Sunday, April 18, 2021

HPC to Hold a Public Hearing

It is rare when the Historic Preservation Commission schedules a public hearing, but they have had a couple in recent weeks. There was a public hearing on 59 Allen Street, the Charles Alger House, on March 12. This Friday, April 23, there will be a public hearing on what is proposed for 400 State Street, the building that started its life in 1818 as the Hudson Almshouse, was most recently (from 1959 to 2016) the home of the Hudson Area Library, and served as many different things in between.  

What is being proposed is removing the fire escapes and replacing all the windows, including the tall casement windows on the ground floor of the central part of the building, with nine over nine double hung windows. According to Walter Chatham, who presented the proposal to the Hudson Preservation Commission on April 9, the plan is also includes replacing the fanlight windows. 

There are a few problems with the proposal. First, although there are lots of images of the building in its various iterations over the past two centuries, there is no evidence that the building ever had nine over nine windows. The earliest image of the building, which is an engraving from the time it was the Hudson Lunatic Asylum (1830 to 1850) show the configuration of the windows was twelve over twelve, and there is no reason to believe the windows were changed from the time the building was the almshouse to the time it was the lunatic asylum.   

We know that significant alterations were made to the building around 1865. Up until that time, it had had institutional uses--an almshouse, a lunatic asylum, an academy for young women--but in 1865, the building was acquired by Captain George H. Power, at that time one of the richest men in Hudson. He made extensive changes to transform what had been an institutional building into a residence for his family: his wife, Adeline; their six children, four daughters and two sons, ranging in age (in 1865) from 25 to 3; and an Irish-born domestic named Ellen Leach. On May 12, 1866, this item appeared in the Hudson Daily Register, reporting on the work underway at 400 State Street:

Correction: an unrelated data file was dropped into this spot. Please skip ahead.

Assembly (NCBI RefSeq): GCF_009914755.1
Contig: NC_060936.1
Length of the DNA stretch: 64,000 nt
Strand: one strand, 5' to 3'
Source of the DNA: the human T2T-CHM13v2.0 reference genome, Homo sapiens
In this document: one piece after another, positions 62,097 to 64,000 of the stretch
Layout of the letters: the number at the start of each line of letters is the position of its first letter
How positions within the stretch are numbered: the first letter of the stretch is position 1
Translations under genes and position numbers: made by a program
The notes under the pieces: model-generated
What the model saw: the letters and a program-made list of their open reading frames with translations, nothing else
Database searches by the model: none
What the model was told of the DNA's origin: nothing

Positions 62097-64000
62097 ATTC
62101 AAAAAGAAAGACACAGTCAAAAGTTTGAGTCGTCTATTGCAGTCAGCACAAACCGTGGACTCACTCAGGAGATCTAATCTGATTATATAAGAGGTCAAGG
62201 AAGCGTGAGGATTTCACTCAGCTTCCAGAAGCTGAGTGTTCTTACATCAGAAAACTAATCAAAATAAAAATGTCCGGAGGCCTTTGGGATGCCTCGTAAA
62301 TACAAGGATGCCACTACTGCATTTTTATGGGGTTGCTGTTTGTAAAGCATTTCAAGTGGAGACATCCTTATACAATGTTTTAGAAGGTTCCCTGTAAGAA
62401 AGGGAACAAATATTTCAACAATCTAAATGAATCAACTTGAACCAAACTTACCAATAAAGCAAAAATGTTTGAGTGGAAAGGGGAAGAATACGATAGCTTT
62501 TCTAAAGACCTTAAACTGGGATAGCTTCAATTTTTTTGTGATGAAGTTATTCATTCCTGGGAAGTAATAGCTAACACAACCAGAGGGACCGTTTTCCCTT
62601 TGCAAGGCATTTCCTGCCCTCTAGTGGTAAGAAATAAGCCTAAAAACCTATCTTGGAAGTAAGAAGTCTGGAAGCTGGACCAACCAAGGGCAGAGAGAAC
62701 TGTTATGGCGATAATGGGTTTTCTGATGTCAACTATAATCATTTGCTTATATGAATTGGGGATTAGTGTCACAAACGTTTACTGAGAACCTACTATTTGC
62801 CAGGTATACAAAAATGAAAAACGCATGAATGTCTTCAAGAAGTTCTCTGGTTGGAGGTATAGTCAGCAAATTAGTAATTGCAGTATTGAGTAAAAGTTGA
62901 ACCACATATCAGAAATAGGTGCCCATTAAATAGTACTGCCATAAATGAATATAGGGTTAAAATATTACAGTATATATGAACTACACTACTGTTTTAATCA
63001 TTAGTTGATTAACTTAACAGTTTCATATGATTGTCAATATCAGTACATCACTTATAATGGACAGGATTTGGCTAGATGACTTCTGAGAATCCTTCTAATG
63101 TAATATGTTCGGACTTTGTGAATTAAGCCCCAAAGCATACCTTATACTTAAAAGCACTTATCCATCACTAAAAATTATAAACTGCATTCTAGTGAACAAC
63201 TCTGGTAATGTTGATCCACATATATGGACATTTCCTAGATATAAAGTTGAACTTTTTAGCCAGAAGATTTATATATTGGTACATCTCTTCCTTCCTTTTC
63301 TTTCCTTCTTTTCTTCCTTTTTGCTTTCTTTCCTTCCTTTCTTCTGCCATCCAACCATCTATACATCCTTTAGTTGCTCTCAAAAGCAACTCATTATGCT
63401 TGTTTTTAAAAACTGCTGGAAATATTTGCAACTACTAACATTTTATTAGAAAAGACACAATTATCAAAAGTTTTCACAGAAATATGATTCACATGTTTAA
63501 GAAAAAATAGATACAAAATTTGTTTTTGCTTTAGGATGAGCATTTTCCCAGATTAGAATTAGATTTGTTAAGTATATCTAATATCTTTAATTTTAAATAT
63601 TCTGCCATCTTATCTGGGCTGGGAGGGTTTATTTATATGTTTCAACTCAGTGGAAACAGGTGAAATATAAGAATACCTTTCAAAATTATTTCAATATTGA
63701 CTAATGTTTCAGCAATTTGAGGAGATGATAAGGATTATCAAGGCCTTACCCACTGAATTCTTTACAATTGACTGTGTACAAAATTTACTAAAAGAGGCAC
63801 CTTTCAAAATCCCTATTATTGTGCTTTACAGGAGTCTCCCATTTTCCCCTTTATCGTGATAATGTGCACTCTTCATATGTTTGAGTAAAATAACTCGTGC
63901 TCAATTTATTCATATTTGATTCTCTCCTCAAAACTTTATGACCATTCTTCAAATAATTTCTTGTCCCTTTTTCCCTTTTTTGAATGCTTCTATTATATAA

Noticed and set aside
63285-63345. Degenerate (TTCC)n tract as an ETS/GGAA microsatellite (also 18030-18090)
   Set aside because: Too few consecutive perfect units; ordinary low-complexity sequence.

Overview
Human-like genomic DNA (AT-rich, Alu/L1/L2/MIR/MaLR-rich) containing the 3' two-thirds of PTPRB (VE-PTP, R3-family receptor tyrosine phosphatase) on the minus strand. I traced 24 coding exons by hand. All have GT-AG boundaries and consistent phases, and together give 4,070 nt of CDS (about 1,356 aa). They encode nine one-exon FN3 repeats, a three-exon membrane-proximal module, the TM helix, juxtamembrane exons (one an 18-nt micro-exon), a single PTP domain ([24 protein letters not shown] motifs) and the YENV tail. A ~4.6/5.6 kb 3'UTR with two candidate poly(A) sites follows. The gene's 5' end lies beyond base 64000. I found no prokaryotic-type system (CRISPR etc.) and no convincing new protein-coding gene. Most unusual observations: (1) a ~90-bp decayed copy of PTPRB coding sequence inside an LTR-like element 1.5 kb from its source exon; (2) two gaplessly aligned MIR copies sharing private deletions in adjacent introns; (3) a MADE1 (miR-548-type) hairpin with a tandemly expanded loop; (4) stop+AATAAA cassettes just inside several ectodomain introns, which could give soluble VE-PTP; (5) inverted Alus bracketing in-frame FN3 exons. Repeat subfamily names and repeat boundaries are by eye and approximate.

Among the larger improvements in the city this Spring is that being made by Capt. Geo. H. Power, on his residence in State Street, formerly occupied by the Rev. J. B. Hague as a Seminary for young ladies. The building, when completed, will be a decided ornament to that part of our city, as extensive alterations and improvements have been made since its purchase.
The two over two double hung windows, as well as the long casement windows on the ground floor, probably date from Power's adaptive reuse of the building as his private residence.

The notion of replacing the fanlight over the building's entrance is also problematic. Up until 2008, the opening for the central fanlight was filled in with black-painted plywood, just as the smaller fanlights in the two wings still are. It is not known when the fanlights disappeared. It could have been at any time during the years the building was the Hudson Orphanage (1881 to 1957) or during the time it was owned by the Hudson City School District (1957 to 2005). Gossips can attest that they were missing when I moved to Hudson in 1993 and no doubt had been for decades prior to that. 

In 2005, the Hudson Area Library purchased the building had been its home since its founding in 1959, with the intention of restoring the building and reconfiguring the interior spaces to make it more compatible with its use as a library. In the early stages of the restoration effort, it was decided the re-creating the fanlight window over the central entrance to the building would send a message of hope and confidence in the building's future. The arc of black- painted plywood over the entrance made the building look too forlorn and neglected.

The fanlight window now there was created by Honeoye Falls Millwork, patterned after archival images of the building provided to them. The fanlight is even featured on their website. The reproduced fanlight was unveiled with great ceremony in April 2008.


William Krattinger from SHPO (State Historic Preservation Office), who prepared the nomination for the building's individual listing in the National Register of Historic Places, took this memorable picture of the view through the new fanlight.

Photo: William Krattinger
When I shared some of this information about the fanlight with Chatham, he responded, "I said replace if necessary. If it's in good shape or repairable, we would go that route." The fanlight window, fabricated by highly respected window restorers, is only thirteen years old. 

Of interest, too, is that, when presenting the proposal to the HPC, Chatham suggested that the Galvan Foundation's offer to give 400 State Street to the City for use as City Hall was unlikely to happen and urged the commissioners, "Let's figure out together an appropriate use for this building."
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